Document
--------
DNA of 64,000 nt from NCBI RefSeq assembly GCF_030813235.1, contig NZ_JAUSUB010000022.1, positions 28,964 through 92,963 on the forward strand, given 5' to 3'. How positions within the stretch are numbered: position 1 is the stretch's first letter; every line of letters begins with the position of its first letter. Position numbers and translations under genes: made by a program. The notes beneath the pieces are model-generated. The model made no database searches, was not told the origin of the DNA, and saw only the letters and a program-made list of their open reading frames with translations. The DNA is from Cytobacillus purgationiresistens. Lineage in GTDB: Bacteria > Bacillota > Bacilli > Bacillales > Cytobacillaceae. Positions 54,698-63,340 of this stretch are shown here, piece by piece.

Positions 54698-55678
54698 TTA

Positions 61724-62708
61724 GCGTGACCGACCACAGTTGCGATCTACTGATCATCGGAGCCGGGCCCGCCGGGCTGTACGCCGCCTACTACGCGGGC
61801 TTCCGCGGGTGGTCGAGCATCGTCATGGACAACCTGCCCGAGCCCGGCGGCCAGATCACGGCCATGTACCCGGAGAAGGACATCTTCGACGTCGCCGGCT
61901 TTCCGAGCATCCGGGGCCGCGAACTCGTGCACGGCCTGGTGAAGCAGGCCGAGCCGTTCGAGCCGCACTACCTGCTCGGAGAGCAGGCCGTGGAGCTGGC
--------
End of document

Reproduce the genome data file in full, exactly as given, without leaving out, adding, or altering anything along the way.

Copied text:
DNA of 64,000 nt from NCBI RefSeq assembly GCF_030813235.1, contig NZ_JAUSUB010000022.1, positions 28,964 through 92,963 on the forward strand, given 5' to 3'. How positions within the stretch are numbered: position 1 is the stretch's first letter; every line of letters begins with the position of its first letter. Position numbers and translations under genes: made by a program. The notes beneath the pieces are model-generated. The model made no database searches, was not told the origin of the DNA, and saw only the letters and a program-made list of their open reading frames with translations. The DNA is from Cytobacillus purgationiresistens. Lineage in GTDB: Bacteria > Bacillota > Bacilli > Bacillales > Cytobacillaceae. Positions 54,698-63,340 of this stretch are shown here, piece by piece.

Positions 54698-55678
54698 TTA

Positions 61724-62708
61724 GCGTGACCGACCACAGTTGCGATCTACTGATCATCGGAGCCGGGCCCGCCGGGCTGTACGCCGCCTACTACGCGGGC
61801 TTCCGCGGGTGGTCGAGCATCGTCATGGACAACCTGCCCGAGCCCGGCGGCCAGATCACGGCCATGTACCCGGAGAAGGACATCTTCGACGTCGCCGGCT
61901 TTCCGAGCATCCGGGGCCGCGAACTCGTGCACGGCCTGGTGAAGCAGGCCGAGCCGTTCGAGCCGCACTACCTGCTCGGAGAGCAGGCCGTGGAGCTGGC